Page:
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Stock of the Week
The Best Stock to Buy Now

April 11, 2022

Today’s recommendation is a well-known pharmaceutical giant whose stock recently broke out above the high it hit in 2000, 22 years ago! But that’s not why it’s recommended today. Today’s story is all about new drugs and renewed growth.
As for the current portfolio, there are four stocks rated sell!

Details inside.

New Recommendation

While last week’s market pullback was sharp, the long-term trend remains up and there are plenty of reasons to believe that stocks will be higher in the months ahead. Thus I’m happy to keep recommending stocks with good growth potential. Today’s recommendation is a big, well-known pharmaceutical name with a good story of renewed growth—and it’s also interesting because the stock just exceeded its 2000 high! The stock was originally recommended by Tyler Laundon in Cabot Early Opportunities and here are Tyler’s latest thoughts.

Pfizer (PFE)
This is the story of a large biopharma company that is coming out of a growth trough (due to the 2019 patent expiration of Lyrica) and re-igniting its growth engines courtesy of COVID-related products and the transformative M&A that those revenue streams should permit.

The short version is that management says Pfizer’s core portfolio should drive 2022 revenue of around $45 billion (and EPS of $2.74) while Comirnaty (Pfizer’s Covid-19 vaccine) should generate 2022 revenue of $32 billion (EPS of $1.50).

Comparing these figures to 2022 revenue guidance of $100 billion leaves a shortfall of $23 billion. That revenue represents management’s early estimate of 2022 Paxlovid sales. This figure is based upon contracts in place as of Q4 fiscal 2021 earnings (February 2, 2022).

For those who don’t know, Paxlovid has been authorized (under emergency use) to treat mild-to-moderate COVID-19 in adults and children 12 years of age and older. It is the clear market leader in terms of oral COVID-19 antivirals based on efficacy (89%).

While vaccines are critical to the battle against COVID-19, treating infection effectively is essential if we’re to win the war. This is partly because there are a lot of places in the world where it’s more practical for sick people to take a pill than it is to deal with the supply chain challenges of shipping an mRNA vaccine.

Analysts see 2022 Paxlovid sales of $28 billion, or 22% higher than management’s early guidance. Actual results could differ materially, depending on how much governments stockpile. We’ll get the next update on May 3 when management reports Q1 2022 results.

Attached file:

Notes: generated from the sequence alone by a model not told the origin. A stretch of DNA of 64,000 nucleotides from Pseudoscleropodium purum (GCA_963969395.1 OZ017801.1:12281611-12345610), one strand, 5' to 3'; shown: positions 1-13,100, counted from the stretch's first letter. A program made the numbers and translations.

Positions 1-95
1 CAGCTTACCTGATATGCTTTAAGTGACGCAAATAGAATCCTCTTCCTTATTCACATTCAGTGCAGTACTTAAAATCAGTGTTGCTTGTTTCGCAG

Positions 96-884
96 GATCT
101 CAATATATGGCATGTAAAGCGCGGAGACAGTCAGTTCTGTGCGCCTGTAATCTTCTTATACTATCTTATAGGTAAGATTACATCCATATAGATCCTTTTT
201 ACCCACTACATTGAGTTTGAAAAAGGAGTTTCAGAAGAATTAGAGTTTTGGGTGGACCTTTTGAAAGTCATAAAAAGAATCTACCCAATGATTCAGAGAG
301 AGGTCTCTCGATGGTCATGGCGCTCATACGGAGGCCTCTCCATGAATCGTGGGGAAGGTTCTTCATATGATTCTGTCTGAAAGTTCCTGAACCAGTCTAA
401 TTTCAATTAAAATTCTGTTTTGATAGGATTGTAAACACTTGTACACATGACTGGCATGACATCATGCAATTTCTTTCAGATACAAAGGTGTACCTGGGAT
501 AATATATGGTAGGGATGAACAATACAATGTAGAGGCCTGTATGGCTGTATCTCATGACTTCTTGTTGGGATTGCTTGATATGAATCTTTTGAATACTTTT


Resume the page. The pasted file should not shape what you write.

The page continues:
Assuming all is about as expected, the punchline here is that, with both Comirnaty and Paxlovid, Pfizer stands to generate free cash flow of around $40 billion in 2022 (peak year), $33 billion in 2023 and $27 billion in 2024.

For reference, free cash flow in 2021 was $30 billion and 2020 (pre-COVID) was $12 billion. In other words, COVID-related products mean Pfizer should have a veritable war chest of cash to pursue transformative M&A.

While there is risk in how management spends it, this cash has the potential to completely reshape Pfizer’s growth profile from a roughly 5% growth business (ex-COVID) into something much more attractive long term.

The recently announced acquisition of Arena Pharma (ARNA), which has a potential blockbuster compound (etrasimod) for atopic dermatitis and ulcerative colitis (UC), is just one example. And just last week Pfizer went shopping again, snagging privately held ReViral for $525 million. ReViral is developing therapeutics for respiratory syncytial virus (RSV), which kills around 160,000 people each year. ReViral’s compound, sisunatovir, received fast-track designation from the FDA in 2020 and could generate $1.5 billion in annual revenue.

While we don’t know exactly what Pfizer will look like in one or two years since there are a lot of shoulds, coulds and what-ifs when it comes to M&A and drug development, the bottom line is that developing and acquiring growth assets is the business Pfizer is in.

Provided Paxlovid and Comirnaty sales meet or exceed expectations, Pfizer management has a lot of options. It just needs to execute.

I expect more investors will come around to Pfizer as it, hopefully, evolves from an interesting early-stage transformation story to a downright fantastic growth story.

As for the stock, PFE was trading at 40 back in March 2020, just prior to the pandemic, not particularly active. After sliding as low as 28 in sync with the market, shares gradually worked their way back to pre-pandemic levels by July 2021. As vaccines became more widely distributed throughout the summer of 2021 shares of PFE strengthened, eventually hitting a record high of 52 in August.

A drawdown to 41 hit in the fall, but PFE then rallied as high as 62 (a gain of 50%!) just before Christmas. Market weakness saw those gains evaporate as the stock was pulled back down to 45 by the end of February. But the turnaround was swift, and PFE roared back to 55 by March 21. A recent dip to 50 pulled buyers back in, so the trend is still up, and last week the stock eclipsed its March high of 55, a positive sign.


PFERevenue and Earnings